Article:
Tendonitis, arthritis, plantar fasciitis, bursitis, etc. Have you ever thought or been told that you have one of these conditions? Many people have, and undergo treatment on a daily basis. The common thread to all of these conditions is the last two syllables of the word: -ITIS. So what characterizes an ITIS condition?
The answer is inflammation. Any disease or diagnosis ending in ITIS has inflammation in the specified tissue(s). Examples:
- Tendonitis: Inflammation of the tendon · Arthritis: Inflammation of the joint(s) · Plantar Fasciitis: Inflammation of the plantar fascia · Bursitis: Inflammation of the bursa sac · Dermatitis: Inflammation of the skin · Appendicitis: Inflammation of the appendix · Rhinitis: Inflammation of the nasal passages · Bronchitis: Inflammation of the bronchiols (within the lungs)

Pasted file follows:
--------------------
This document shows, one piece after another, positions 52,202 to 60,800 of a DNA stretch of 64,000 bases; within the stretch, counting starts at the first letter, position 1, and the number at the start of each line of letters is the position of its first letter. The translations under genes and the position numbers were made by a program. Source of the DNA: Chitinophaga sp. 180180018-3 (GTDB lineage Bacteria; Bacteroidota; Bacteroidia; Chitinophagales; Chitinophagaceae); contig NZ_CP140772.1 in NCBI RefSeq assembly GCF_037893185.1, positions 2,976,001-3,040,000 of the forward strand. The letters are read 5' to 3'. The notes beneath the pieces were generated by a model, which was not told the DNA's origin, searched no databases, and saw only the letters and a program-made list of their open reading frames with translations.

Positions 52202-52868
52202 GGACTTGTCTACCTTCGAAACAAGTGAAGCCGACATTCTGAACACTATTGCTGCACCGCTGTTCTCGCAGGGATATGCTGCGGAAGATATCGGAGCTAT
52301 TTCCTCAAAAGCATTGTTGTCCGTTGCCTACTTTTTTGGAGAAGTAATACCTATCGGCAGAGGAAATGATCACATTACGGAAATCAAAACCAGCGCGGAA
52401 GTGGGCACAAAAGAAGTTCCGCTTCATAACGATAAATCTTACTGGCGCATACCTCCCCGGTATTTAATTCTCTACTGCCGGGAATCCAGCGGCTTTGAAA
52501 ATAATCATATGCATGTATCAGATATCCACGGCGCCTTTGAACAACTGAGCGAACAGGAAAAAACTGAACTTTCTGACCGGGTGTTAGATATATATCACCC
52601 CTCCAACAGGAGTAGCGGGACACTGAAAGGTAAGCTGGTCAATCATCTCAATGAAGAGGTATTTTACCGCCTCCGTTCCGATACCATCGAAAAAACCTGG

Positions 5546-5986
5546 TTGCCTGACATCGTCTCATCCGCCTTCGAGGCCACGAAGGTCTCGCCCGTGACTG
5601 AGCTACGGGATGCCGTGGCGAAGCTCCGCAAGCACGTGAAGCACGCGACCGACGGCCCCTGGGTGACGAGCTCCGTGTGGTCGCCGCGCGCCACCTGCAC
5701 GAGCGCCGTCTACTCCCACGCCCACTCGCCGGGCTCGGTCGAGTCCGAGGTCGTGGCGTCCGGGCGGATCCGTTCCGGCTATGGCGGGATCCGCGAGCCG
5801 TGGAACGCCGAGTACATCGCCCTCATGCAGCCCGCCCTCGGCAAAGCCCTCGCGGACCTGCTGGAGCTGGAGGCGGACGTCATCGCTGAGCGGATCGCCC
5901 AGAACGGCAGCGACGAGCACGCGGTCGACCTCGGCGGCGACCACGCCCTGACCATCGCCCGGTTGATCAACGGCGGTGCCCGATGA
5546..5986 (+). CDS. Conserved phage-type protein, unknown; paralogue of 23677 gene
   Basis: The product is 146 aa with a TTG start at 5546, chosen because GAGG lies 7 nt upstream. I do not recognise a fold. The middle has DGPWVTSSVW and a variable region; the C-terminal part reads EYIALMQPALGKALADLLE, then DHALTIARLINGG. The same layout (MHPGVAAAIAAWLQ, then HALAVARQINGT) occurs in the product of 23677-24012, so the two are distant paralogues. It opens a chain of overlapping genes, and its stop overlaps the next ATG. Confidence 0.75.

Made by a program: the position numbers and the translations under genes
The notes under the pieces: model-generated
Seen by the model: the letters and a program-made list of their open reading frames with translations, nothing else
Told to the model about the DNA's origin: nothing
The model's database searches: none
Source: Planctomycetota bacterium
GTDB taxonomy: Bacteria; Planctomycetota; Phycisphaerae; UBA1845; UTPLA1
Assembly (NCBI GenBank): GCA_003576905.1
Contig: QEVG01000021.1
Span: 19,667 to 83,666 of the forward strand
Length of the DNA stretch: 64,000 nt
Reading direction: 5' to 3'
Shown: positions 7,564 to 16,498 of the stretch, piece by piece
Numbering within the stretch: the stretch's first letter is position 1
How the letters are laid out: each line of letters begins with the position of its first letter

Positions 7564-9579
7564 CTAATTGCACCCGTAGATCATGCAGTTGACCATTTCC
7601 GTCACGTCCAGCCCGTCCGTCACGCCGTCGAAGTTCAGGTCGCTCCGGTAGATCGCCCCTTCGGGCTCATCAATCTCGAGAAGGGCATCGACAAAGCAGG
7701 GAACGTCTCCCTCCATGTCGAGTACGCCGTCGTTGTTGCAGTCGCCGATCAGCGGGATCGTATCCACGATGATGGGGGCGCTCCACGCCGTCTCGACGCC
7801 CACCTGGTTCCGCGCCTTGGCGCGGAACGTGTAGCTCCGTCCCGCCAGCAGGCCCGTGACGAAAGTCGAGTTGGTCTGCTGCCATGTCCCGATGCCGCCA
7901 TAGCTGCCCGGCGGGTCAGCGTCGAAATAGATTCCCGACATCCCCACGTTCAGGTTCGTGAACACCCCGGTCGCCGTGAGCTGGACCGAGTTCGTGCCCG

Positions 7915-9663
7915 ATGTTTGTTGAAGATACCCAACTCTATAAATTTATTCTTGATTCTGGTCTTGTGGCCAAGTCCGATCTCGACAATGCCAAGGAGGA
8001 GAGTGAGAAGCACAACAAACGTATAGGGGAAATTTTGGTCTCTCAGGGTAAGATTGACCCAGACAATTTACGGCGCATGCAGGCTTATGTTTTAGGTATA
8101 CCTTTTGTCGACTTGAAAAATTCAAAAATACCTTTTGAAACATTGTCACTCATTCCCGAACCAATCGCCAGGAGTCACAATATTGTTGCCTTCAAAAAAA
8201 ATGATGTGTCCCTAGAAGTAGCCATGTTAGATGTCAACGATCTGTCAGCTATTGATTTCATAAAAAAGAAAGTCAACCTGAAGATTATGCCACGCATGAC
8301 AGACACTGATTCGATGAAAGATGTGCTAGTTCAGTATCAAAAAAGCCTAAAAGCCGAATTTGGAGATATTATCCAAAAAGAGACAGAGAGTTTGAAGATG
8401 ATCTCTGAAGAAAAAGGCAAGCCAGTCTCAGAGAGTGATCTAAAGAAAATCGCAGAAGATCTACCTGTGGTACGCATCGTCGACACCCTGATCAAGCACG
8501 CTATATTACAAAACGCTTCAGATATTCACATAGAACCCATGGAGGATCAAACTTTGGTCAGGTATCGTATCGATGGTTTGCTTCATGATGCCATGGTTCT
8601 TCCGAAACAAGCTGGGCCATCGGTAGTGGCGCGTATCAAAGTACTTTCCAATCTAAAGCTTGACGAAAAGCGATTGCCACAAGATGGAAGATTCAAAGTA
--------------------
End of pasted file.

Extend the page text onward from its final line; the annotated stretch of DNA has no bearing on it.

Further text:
The list goes on. There are many different conditions characterized by inflammation, and many of them can be difficult to treat. In the realm of orthopedics and physical therapy we tend to talk more about tendonitis and arthritis and most of these conditions come from overuse or weakness. Most people will not be able to describe a single instant in which their pain began, but will have a gradual onset of symptoms. For this reason many people with have pain for weeks or months before seeking treatment. Even then, many may continue to struggle for some time with their ITIS’s for one simple reason: Inflammation has a bad reputation, for no good reason. Let me explain. When many people have pain they immediately BLAME inflammation. The reality is inflammation is just MISUNDERSTOOD. Some facts about inflammation: 1. Inflammation is the first step in the healing process, so without it, you cannot heal 2. Inflammation has five cardinal signs a. Pain b. Swelling c. Redness d. Increased tissue temperature e. Loss of function 3. If redness, swelling and increased temperature are not present, inflammation is not present 4. The inflammatory period generally lasts 48-72 hours but can be longer in some cases 5. Inflammation is almost never present beyond 7 days post injury Let’s break these facts down a little, and try to understand inflammation a little better. First, inflammation is the initial step in the healing process. When an injury occurs, chemicals are released in the tissues and into the blood stream that act as a “trail of breadcrumbs” to the injury site. This trail will lead things like white blood cells to the area, and cause an increase in blood flow. This all occurs to benefit healing. White blood cells remove damaged or dead tissue and new tissue is then able to form. Increased blood flow brings nutrients and other things needed to help rebuild the damaged area. Without inflammation, this process would not be able to occur, and the healing process would be dead in the water. It is important to remember how to recognize inflammation. Many conditions end in ITIS but may not actually have inflammation present. Many people who have tendonitis have pain and loss of function, but no redness or increased tissue temperature. Many people have a swollen joint, but no pain, loss of function or increased tissue temperature. The key point to remember is that any of the signs or symptoms of inflammation can present themselves in isolation, and do not necessarily indicate that a tissue is inflamed. With that being said, I think that the most reliable signs and symptoms of inflammation are redness and increased tissue temperature. This is for several reasons. First, swelling can be difficult to identify when present only in small quantities. Second loss of function seems to occur mostly in response to high levels of swelling, and due to pain with motion. Third, pain does not necessarily result from inflammation, and its inclusion as a cardinal sign is based on an older model of pain and nociception. The third point is a much larger topic that will be discussed in future posts, or you can learn more at our weekly pain seminars at Premier. The revised cardinal signs of inflammation that I propose are: Required Signs 1. Redness 2. Increased Tissue Temperature 3. Swelling or increased fluid volume in the area (may be present in small quantities) Secondary Signs 1. Loss of Function (secondary to swelling or pain) 2. Pain (secondary to neurologic threat appraisal) In this model of inflammation we begin to look at what must be present for inflammation to take place, and what may be present. Histamine is the primary inflammatory chemical in the body. Its primary effects are redness, increased tissue temperature, and swelling. Think about allergies and anti-histamines. In those cases, histamine causes inflammation in the nasal passages (characterized by swelling of the passages, increased fluid volume and mucus, redness of the nose and throat, and increased tissue temperature or fever), and anti-histamines prevent this inflammatory pathway. While pain and loss of function certainly still remain present in the new model, they are no longer used as the primary indicators of inflammation. This may change treatment, as we exchange the ITIS suffix (inflamed conditions) for the ALGIA suffix (painful conditions that limit function). The next key thing to remember is that the healing process is very efficient and structured. While inflammation represents the initial stage of healing, it ends rather quickly. Most inflammation will subside within 72 hours of injury, and 99% of cases will not have inflammation that persists past 7 days. This is important to remember because many cases of tendonitis and arthritis persist for weeks, months or even years. Again, it becomes important to question whether or not inflammation remains present for this long. If it did, then high concentration of white blood cells would most likely destroy excessive amounts of healthy tissue. In fact, this is the working theory behind many of these chronic conditions. I have cited a study below which reviews some of the different models of tendonitis(algia). The most modern models suggest that progressive degeneration of a tendon may lead to increased pain. Additionally, this degenerated tissue spontaneously forms new blood vessels and nerve endings. The abnormal blood flow and excess innervation have been described as other possible sources of pain in these conditions. The take home message is that many of the ITIS’s likely began with some inflammation in the tissues due to chronic overuse, but the healing processes stalled and lead to formation of new blood vessels and nerve endings and progressive degeneration of the tissue. All this means that the tissues are painful, but not inflamed. There may be several instances of inflammation during the progression of an overuse condition. The key point to remember is that these bouts will generally last only 48-72 hours, and will be characterized by swelling, redness and increased tissue temperature. The majority of the time there is no inflammation. So how does treatment change when we are not necessarily treating an inflamed tissue? While many treatment strategies have been shown to be effective, there are several which are gaining popularity. These treatments tend to rely on the positive effects of inflammation, and are geared towards restarting the healing process from the beginning. Examples include Prolo-therapy and Instrument Assisted Soft Tissue Mobilization (IASTM). Prolo-therapy will typically be done by a physician so I am going to focus on IASTM, as that is what you will receive from your physical therapist. Both of the above treatments serve to create some acute tissue irritation, and re-ignite the inflammatory process. This may seem counterintuitive, but remember, inflammation is the first step in the healing process, and conditions such as tendonalgia occur when the healing process stalls. Thus re-inflaming a tissue is like kick starting the healing process from the beginning. Once the tissue is inflamed, exercises to stretch and strengthen the tissue can be used to help repair the tissue, and correction of body mechanics can prevent future injury. A big difference here is that anti-inflammatory medications and treatments will be off-limits for the first 2-3 days of the process. This is because we want the increased blood flow and white blood cell presence to help prepare the tissue for healing. Taking anti-inflammatories or using ice could stop this process and stall healing. In general, I hope that this can help you start to take a more positive view of inflammation. It is the first step in healing, and new treatments for these chronic conditions rely on an inflammatory state to succeed. By understanding when inflammation is present, how to recognize it, what its purpose is, and why we need it, we can develop more effective treatments, and move, feel and live better. http://www.ncbi.nlm.nih.gov/pubmed/23476034 Patrick